Eir is taking legal proceedings against ComReg over the latter’s demand that Eir should fix line faults within 24 hours or face paying compensation.
Since breaking off as a semi-State body, Eir has remained liable for maintaining telcos across the country. This includes maintenance and upkeep, with an additional requirement to send crews to fix faults as soon as possible.
However, a new obligation brought in by telecoms regulator ComReg threatens to heap considerable pressure on Eir to get line faults fixed in a shorter space of time, or face giving compensation to its competitors.
According to The Irish Times, the State regulator has set an obligation that Eir must now fix all line faults within a period of 48 hours and if this target is not met, it must pay service credit to the companies also using its network.
The decision by ComReg comes after network operators in Ireland including Sky, Magnet and Vodafone complained to the regulator that Eir was falling behind the average repair times in the EU.
Under the existing obligation, Eir was required to fix only 77pc of line faults within a period of two days, and no less than 92pc over a period of five days.
The original decision to force the company to fix the lines in a shorter time period was decided by ComReg last January, but no agreement was reached between Eir and its rivals over how much the former should compensate the latter when faults exceed two days.
‘ComReg has overstepped its boundaries’
“Eir believes that ComReg has overstepped its boundaries in making its determination,” the company said in a statement.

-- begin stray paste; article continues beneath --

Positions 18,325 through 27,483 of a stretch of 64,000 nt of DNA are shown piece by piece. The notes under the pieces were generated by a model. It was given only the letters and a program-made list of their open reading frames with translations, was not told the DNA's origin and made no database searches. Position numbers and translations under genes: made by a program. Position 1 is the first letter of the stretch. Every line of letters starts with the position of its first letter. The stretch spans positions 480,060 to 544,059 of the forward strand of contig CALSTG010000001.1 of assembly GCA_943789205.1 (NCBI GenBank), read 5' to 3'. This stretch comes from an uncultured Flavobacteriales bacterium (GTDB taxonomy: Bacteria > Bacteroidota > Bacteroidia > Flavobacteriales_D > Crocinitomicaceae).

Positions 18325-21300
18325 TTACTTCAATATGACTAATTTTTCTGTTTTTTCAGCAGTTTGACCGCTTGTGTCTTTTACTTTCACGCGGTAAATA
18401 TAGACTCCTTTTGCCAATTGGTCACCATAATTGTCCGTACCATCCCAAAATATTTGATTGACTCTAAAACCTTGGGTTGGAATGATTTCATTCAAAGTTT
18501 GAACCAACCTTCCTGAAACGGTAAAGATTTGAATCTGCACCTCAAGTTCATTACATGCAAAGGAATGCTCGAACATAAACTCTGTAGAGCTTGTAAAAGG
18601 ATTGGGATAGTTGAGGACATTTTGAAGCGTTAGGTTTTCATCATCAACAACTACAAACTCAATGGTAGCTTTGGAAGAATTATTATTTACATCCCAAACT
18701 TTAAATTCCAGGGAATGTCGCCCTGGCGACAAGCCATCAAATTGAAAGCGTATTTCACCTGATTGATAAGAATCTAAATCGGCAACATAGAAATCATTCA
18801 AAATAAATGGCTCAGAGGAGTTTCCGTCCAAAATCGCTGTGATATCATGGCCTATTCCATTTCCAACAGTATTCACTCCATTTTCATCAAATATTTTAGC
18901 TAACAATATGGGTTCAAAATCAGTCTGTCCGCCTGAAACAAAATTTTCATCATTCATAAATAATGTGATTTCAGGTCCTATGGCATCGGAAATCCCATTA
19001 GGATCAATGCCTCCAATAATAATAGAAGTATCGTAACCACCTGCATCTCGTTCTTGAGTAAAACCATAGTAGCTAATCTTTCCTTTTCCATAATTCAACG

“The company believes ComReg has imposed new obligations beyond what the regulator is empowered to impose and outside the scope of the dispute.
“It is with regret that Eir has had no option but to challenge the determination through the High Court against what we believe to be an arbitrary and unjustified decision.”
The Alternative Operators in the Communications Market (ALTO) group that represents the other network providers in Ireland has responded, expressing its disappointment in Eir’s decision and claiming that customers are likely to suffer in the short term.
The clock is now ticking for Eir – it has until 21 March to issue a formal response to ComReg’s ruling.
What’s more, ComReg has accused Eir of non-compliance with regard to giving its competitors access to customer addresses.
ComReg claimed that it failed in this obligation 27 times and that its rivals believe Eir has had an unfair advantage in the market.
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